It was a stunning presentation. I cannot convey flavors on Ocean. But take a look. I have inserted some notes that I scribbled into my little notepad as the evening progressed. That’s for the foodies out there who care. A superb place. Makes me want to do a story on the man behind the stove. Someday.
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Oh, so warm here. Mmmmm. Yes, yes, come in, come in, we have a nice warm table for you. Hmmm, since when do single women get the best table, up front by the window? I am appreciative.
Chips and two chutneys. The green one is spicy hot, the orange one is mango smooth. I must not eat the whole basket. I must not. Yes, sure, let me try the aperitif with 16 herbs and spices. Yes, show me what the chef can do. A tasting menu. I suppose I should take the smaller one – seven dishes. It seems like a lot right there...
Lovely flavors. A simple potato mash over a cracker. With spices. Nice…
Madame, we will wait until you finish your aperitif before we begin the menu. We have some nice wines selected that really show off the food.
Wow, that is a dazzling scallop. Lentils, mmmm, with an Alsatian Riesling. Bliss, heaven.. I need eat no more, this will have been worth it.
What’s this? Wild mushrooms? What mushrooms did you use? Oysters, shitake, and a bit of truffle. Yes, I can see that. Sort of like Indian risotto. With tomato ice cream on top! Wonderful.
Spiced crab and lentil soup. The crab is melting in its tenderness, mmmm..
Oh! Spectacular! A grilled lobster with ginger over chili and a broccoli mash – this has to be my favorite! Perfectly grilled. Not overdone, oh, what are you doing? I see, a dash of spices at the table, sort of like grinding fresh pepper, only this is a dusting of something nutmeggy brown.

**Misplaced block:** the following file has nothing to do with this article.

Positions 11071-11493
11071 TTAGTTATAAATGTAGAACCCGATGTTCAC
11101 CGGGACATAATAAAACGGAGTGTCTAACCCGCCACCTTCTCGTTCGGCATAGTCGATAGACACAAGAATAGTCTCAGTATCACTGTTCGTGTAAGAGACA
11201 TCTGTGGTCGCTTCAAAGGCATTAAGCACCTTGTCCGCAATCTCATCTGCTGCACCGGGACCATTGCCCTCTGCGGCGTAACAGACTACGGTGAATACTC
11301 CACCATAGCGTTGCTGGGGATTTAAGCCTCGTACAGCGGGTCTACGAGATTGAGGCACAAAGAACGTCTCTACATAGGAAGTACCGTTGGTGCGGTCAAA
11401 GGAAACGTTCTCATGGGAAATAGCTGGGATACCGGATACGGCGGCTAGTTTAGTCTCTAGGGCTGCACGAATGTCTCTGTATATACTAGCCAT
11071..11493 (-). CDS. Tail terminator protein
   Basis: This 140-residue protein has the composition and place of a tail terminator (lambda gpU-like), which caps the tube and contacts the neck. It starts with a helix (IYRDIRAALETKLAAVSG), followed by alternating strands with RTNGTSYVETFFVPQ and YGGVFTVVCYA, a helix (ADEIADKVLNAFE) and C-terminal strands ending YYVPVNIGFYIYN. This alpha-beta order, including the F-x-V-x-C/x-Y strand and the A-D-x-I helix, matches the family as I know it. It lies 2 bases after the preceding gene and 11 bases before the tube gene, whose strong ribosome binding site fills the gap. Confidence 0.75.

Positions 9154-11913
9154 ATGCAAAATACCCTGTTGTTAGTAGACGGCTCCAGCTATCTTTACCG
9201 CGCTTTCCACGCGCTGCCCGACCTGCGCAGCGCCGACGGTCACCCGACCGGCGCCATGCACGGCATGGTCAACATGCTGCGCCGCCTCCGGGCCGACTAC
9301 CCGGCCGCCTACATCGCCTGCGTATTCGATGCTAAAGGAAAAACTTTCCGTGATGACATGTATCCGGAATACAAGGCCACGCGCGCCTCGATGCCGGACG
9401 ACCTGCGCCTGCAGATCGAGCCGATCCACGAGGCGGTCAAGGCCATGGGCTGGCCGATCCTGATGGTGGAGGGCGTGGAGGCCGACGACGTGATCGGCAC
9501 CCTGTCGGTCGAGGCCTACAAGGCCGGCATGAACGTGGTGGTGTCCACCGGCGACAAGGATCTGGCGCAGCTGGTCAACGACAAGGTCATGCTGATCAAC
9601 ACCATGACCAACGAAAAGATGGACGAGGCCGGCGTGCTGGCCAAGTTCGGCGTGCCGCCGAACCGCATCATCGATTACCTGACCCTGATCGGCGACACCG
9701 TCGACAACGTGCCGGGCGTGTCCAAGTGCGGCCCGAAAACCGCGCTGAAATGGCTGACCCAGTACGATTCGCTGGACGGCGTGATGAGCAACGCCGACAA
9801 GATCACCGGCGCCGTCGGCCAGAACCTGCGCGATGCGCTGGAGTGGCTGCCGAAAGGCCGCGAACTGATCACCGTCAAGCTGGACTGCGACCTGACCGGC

Tamarind glazed quail? Oh, how lovely, over a potato mash and here are the little Indian breads with mint and a yogurt spread. Perfect!
An extra dish? Really? And another wine to try? The first three were magnificent. A samosa with goat cheese over pear chutney. So tasty!
Lamb and morel korma laced with truffle oil, steamed rice cakes, coconut chutney…
The woman at the table near mine leans over and asks – are you a food journalist? I tell her that I do like to write about food. Look at me, spilling over onto another screen and another here on Ocean. But does Ocean count?
The waiters are hovering, but they hovered even before I took out my camera. Besides, restaurant critics do not show up with cameras. They hide behind masks. I am initially shy with my monster Sony SLR, but the staff smile and tell me to feel free with it. And, this cook is over the top excellent. He has the world chatting about his wonderfulness. He does not need to worry about a ditzy woman out with her camera exposing some heretofore unrecognized flaw.
Another extra? Mango, yes, I taste it… coconut ice cream. So refreshing…
Crispy chocolate, chenna and roasted almond samosa with Indian tea ice cream and a 1977 Domaine Oinos stands up to the chocolate… I am getting sleepy… You know, back home, people never appreciate dessert wines. They keep chugging at their Pinots and Burgundies… I bring home a dessert wine and it collects dust in my closet under the stairs (a makeshift wine cellar!). No thanks, don’t open that, they say.
Oh, but I am sleepy now! Thank you, thank you! What’s this? The check… What do I make of it – they charged me even less than the price of the small menu… and I ate and tasted and sipped so much more!
What a place. No tube for me. I hike home through a quieter London. A sleepy London. Sleepy me.
I wake up at three and give up on sleep. Time to post.